(PDF) DISCUSSION ON T S ELIOT'S POETIC THEORY: A REVIEW | IASET US - donkeytime.orgIt also analyzes the way in which his theories present affinities with modern trends of philosophical thinking, such as historicist hermeneutics, relativism and pragmatism. As such, it has exacted a tremendous amount of labor from an array of scholars who have tried to decipher its many paradoxical formulations. His erudite idiom was taken as a privileged and exclusive form of discourse of the dominant ideology. Modern literary criticism became suspicious of value judgments and used theory to assault the assertions of tradition Graff, , From feminist quarters, Sandra M. In the sphere of literature, this impersonal order is the Tradition. If at present, the essay is being criticized because it makes a plea for order and stability, in , when it was published, it sounded deeply subversive.
Tradition and Individual Talent by T.S. Eliot हिंदी में सारांश समझे
Tradition and the Individual Talent
The essay brought into being two principal aspects of Eliot's critical domain tradition and impersonality in art and poetry, that rated over the realm of criticism. The essay also brings forth Eliot's views on the interrelation between traditional and individual talent. The essay brought into being the new approach with poets of everlasting significance and it also provided the parameters for the assessment of the genius and the shortcomings of the masters but contributed to the history of English Literature. The idea of tradition with all its magnificence, has a meaning beyond the conventional sense of term. It begins with a historical sense and goes on acquiring new dimensions along political and cultural dimension, and this creates a system of axes for the assessment of the worth and genius of a poet.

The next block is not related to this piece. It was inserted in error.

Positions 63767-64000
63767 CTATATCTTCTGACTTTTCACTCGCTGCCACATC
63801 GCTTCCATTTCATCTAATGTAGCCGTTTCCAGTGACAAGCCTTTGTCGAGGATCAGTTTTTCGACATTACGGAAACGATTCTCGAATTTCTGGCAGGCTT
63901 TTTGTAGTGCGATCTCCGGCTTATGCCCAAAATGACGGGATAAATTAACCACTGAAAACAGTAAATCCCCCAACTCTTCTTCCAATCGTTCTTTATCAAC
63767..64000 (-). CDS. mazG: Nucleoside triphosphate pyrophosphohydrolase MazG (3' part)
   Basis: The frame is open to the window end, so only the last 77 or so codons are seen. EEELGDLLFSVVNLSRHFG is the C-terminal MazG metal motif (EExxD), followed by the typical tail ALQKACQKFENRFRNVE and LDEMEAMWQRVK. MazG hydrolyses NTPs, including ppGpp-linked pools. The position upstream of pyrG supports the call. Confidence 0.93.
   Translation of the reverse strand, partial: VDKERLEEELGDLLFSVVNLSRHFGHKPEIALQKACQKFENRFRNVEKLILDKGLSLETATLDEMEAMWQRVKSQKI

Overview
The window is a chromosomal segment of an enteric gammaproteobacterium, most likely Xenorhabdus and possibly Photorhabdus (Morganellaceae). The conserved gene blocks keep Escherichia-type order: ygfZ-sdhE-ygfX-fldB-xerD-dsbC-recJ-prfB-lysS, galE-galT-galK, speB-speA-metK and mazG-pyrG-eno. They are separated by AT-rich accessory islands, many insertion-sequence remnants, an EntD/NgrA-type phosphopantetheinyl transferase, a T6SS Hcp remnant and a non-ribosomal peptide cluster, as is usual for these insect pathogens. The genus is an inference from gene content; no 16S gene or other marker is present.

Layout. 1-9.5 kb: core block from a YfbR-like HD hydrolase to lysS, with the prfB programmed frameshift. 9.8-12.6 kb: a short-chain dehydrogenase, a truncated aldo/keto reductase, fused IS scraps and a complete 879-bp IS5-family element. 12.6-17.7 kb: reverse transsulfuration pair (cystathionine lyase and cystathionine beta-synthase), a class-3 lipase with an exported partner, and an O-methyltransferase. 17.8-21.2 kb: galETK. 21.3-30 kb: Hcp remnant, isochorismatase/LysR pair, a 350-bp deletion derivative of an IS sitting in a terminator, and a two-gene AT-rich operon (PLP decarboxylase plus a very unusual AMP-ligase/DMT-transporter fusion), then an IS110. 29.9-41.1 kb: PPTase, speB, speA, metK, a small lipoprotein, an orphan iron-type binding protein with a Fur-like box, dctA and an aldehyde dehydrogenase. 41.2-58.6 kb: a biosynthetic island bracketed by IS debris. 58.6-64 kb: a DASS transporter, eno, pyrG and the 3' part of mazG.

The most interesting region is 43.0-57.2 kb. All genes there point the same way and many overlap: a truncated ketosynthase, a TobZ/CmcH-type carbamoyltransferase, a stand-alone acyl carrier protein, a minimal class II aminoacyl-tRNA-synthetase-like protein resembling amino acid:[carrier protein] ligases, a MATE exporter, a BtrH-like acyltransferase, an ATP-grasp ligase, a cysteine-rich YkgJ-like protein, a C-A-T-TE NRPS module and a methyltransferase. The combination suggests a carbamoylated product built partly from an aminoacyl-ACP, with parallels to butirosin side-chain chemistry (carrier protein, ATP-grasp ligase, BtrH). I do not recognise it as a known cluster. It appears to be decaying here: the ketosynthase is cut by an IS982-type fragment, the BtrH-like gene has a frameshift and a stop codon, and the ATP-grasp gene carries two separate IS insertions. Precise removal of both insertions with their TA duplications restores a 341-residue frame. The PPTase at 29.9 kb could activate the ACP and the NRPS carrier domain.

The essay was first published in The Egoist and later in Eliot's first book of criticism, "The Sacred Wood" While Eliot is most often known for his poetry, he also contributed to the field of literary criticism. It formulates Eliot's influential conception of the relationship between the poet and preceding literary tradition. This essay is divided into three parts: first the concept of "Tradition," then the Theory of Impersonal Poetry, and finally the conclusion. Eliot presents his conception of tradition and the definition of the poet and poetry in relation to it.
The essay was published across two issues of The Egoist , a magazine for which Eliot had become the assistant editor in The first section was published in volume six number four in September. The second and third were published in volume six number five, in December. Between and its closure in , The Egoist became a key site for innovation in the cultural movement which would become known as modernism. The version of the essay printed here has small differences to the one subsequently printed in anthologies.